Healthcare staffing organizations (HSOs) face several additional levels of liability concern when compared to more traditional healthcare practices. The customary needs of a practice, such as the following, are supplemented with exposures associated with off-site liability, contractual indemnification concerns and high volumes of provider turnover. [More]


What can a medical practice learn from a data breach at Target?


I received two emails today from the Chase Bank fraud department stating that my credit card information may at risk due to Target’s data security breach. Not that I shop at Target all that much, but if I had been there even once between November 27 and December 15 my card information could be at risk. So much for being proactive and not waiting until the last minute to buy a few Christmas gifts. The good news is that there is nothing to show that my data has been compromised and they are sending me new cards; however, that also means that I have to change all of my auto-pay bills that are set up on that specific credit card… which is essentially every recurring bill that I have. [More]


Worker Compensation – Factors to Evaluate When Trying to Control Your Costs


Saving money and controlling costs are always objectives for insurance buyers. Whether it’s the CEO, CFO, controller, or business owner themselves, finding ways to manage your costs better is a constant. So when it comes to worker compensation insurance, there are numerous questions an employer should ask when evaluating their cost control strategies. Here are a few: [More]


Social Media and Healthcare Best Friends or Worst Enemies


Social media isn’t just a fad. Facebook is a $100 billion company with 1.1 billion users, LinkedIn has over 200 million users throughout 200 countries, Twitter has successfully filed its initial public offering, and Google is one of the most valuable and powerful companies on the planet. The social media revolution has affected every industry, yet it poses unique challenges for the healthcare sector. [More]


Using a Medical Malpractice Insurance Agent and Why It’s a Necessity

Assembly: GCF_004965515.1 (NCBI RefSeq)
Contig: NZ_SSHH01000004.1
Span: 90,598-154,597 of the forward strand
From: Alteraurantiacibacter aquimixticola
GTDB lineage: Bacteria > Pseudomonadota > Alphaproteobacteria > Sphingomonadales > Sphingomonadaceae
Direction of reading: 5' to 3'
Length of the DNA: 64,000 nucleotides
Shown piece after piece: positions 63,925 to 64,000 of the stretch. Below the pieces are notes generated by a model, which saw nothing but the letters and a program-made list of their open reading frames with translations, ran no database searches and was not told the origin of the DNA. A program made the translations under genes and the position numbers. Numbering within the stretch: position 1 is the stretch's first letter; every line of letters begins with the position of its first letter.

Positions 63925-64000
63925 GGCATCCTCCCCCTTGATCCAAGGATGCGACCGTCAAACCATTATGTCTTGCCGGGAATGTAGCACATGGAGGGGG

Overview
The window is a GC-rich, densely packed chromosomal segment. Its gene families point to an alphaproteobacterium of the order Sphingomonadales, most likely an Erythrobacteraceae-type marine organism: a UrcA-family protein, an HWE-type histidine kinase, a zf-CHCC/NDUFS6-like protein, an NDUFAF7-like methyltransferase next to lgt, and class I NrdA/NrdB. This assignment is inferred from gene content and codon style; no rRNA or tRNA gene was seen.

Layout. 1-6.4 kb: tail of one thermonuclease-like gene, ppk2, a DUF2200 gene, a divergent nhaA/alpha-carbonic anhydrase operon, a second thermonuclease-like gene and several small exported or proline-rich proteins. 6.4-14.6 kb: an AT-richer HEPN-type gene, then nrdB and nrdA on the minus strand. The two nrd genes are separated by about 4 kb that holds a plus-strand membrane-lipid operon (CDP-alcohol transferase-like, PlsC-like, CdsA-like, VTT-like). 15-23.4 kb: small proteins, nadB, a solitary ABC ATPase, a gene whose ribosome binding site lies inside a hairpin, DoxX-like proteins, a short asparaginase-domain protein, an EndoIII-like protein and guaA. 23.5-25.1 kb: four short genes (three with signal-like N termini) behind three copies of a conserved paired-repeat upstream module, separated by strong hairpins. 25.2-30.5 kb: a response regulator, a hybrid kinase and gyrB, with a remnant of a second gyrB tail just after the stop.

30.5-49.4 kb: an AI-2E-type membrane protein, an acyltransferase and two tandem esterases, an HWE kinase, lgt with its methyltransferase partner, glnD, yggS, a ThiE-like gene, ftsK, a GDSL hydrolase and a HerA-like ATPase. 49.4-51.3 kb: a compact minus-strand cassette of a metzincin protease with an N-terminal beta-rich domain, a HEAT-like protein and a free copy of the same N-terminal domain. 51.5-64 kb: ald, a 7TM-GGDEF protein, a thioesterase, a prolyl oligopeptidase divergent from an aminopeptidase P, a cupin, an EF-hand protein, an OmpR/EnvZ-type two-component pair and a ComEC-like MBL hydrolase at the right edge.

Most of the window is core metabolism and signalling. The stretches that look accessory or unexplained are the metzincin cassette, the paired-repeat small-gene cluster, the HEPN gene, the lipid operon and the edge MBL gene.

Chances are that at some point in time you have purchased an insurance product through an online system. Or you have called the carrier directly and have gotten a quote over the phone. You probably thought, “Hey, it’s easy,” “I don’t have to worry about sales calls,” “This site tells me that it’s less expensive if I apply online,” or “It’s the quickest way to get coverage.” While some of those statements may be correct, people tend to make major mistakes when dealing directly with insurance carriers and not using a broker. The items below reference the downside of not having an agent in the numbered sections. The remaining content is about what you receive in having your own agent. [More]


What to learn from a carrier’s combined ratio


The combined ratio is an important aspect of any insurance carrier that brokers study in order to better service their clients with their medical malpractice insurance policy. Before we demonstrate what to look at when studying this ratio, we will first explain how it is calculated. [More]


Top 10 Things to Consider When Buying a Medical Malpractice Insurance Policy


There is a significant amount of information on medical malpractice insurance and the accompanying different kinds of policies and features a physician can purchase. While it is beneficial that so much information is available, it can actually lead to many physicians feeling overwhelmed and confused rather than informed and enlightened. It is with this underlying issue, that I would like to simplify things. Here are the top 10 things to consider when buying medical malpractice insurance policy (in no particular order of importance): [More]


Capitation - One Alternative to a “Fee for Service”


One can hardly escape conversations about “change” in healthcare circles today. Changing demographics, changing industries, changing regulations; the list continues. However, one change, the change in provider reimbursement, is pervasive. We hear constant sound bites concerning the “movement away from the 'fee for service' model,” but movement toward what? If we are not reimbursing providers for procedures conducted, how are we measuring healthcare delivery and how is it paid for? [More]